Here are the headlines from an in-depth study of 88 grassroots music venues in 2017/18. There are some hugely concerning stats in what follows and the MIA will continue to offer all possible support to the Music Venue Trust in order to secure a future for our music venues.
- An estimated 9.5 million people attended a live music show at a grassroots music venue in the last 12 months, consisting of;
-8.5 million paid visits
-1 million visits to a free event
- Circa 140,000 shows took place, featuring over 480,000 performances;
– 293,000 performances at paid events
– 191,000 performances at free events
- The average ticket price has risen slightly above inflation – to an average £8.55 in 2018 from £7.80 in 2016 (equivalent to £8.27 in 2018 allowing for inflation)
- Approximately 16,000 FTE posts have been described in this sector, consisting of 12,000 FTE paid work and 4000 FTE volunteer posts
- Based upon the expenditure allocated to those posts, the average salary being earned is significantly below minimum wage, equating to approximately £2 per hour.
- In reality, to accommodate this and meet their legal obligations, venue owners anecdotally report that:
– they are not paying themselves or their partners who own the business.
– FTE roles are a combination of paid and volunteer work
– staff work significant unpaid hours in almost every aspect of the business to reduce salary expenses
- The sector generated circa £190 million in economic activity;
– £72 million in ticket sales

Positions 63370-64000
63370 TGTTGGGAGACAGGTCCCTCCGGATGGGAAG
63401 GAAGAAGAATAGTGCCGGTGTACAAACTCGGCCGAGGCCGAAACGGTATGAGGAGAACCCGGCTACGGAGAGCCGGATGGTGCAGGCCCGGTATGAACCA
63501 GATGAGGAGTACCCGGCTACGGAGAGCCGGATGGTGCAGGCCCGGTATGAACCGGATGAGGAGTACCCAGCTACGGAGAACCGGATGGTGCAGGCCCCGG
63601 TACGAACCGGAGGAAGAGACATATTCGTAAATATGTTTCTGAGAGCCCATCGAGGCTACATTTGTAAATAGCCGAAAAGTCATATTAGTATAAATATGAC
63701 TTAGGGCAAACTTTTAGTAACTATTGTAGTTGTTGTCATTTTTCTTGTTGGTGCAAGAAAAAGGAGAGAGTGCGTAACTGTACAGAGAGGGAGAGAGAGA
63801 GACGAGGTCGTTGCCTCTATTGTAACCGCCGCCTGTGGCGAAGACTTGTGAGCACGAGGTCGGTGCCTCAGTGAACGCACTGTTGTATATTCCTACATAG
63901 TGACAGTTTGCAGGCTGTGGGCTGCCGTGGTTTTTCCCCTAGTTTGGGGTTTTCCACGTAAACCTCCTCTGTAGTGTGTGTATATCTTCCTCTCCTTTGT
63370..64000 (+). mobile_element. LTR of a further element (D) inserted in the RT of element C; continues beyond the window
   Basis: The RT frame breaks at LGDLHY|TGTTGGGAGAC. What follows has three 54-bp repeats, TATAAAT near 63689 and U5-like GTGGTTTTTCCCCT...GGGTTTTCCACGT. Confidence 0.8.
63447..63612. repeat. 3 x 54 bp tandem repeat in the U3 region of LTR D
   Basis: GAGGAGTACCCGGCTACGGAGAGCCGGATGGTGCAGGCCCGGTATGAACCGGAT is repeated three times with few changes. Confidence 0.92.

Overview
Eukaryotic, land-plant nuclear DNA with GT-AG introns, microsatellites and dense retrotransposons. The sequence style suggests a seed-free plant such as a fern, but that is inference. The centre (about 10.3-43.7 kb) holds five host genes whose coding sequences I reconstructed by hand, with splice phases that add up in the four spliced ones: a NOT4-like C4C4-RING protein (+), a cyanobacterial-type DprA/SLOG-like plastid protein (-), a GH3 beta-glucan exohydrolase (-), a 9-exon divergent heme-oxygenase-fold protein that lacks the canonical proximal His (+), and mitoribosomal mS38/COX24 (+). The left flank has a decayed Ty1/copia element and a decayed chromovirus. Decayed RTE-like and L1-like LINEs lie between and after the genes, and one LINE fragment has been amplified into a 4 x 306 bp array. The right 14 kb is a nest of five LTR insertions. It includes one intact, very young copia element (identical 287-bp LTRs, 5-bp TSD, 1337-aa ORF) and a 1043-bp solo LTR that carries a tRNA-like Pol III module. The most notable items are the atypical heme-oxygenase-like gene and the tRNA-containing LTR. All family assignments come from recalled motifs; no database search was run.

– £118 million in bar/catering
- At least 130% of the ticket income is being spent on delivering the show – this estimate is extraordinarily generous to the show expenses, assuming that;
– only 50% of the staff employed have a function required for the delivery of the show
– the show bears no responsibility for rent, rates, electric, water, gas etc.
- 1 in 4 venues have converted their legal status in relation to events to a not-for-profit entity, up to 24% from 2% in 2015. This is a very significant outcome for Music Venue Trust, which has actively promoted and encouraged this change in legal status since 2015.
- This change in legal status has had no impact at all on the ability of venues to obtain public subsidy;
– subsidy in this sector equates to 0.046% of total income;
– 460 out of 471 venues exist on no subsidy or external support at all.
Additional information from the venues responding:
- 38% report they have some form of Online Access statement as recommended by Attitude is Everything
- 33% are signed up to the Musicians Union Fair Play Venue scheme
- 70% report they have a process in place for the reporting of sexual harassment during events as recommended by Safe Gigs for Women (and others)
- 69% report they have banned the use of Plastic Straws as recommended by Julie’s Bicycle (and others)
- 92% report they have made their space available for free (at their own expense) on multiple occasions for charity events
One line summary:
It can’t go on like this, something has to change.
The MIA became the first supporter to sign up to the new Venue Pipeline Investment Fund: http://musicvenuetrust.com/…/music-venue-trust-launches-pi…/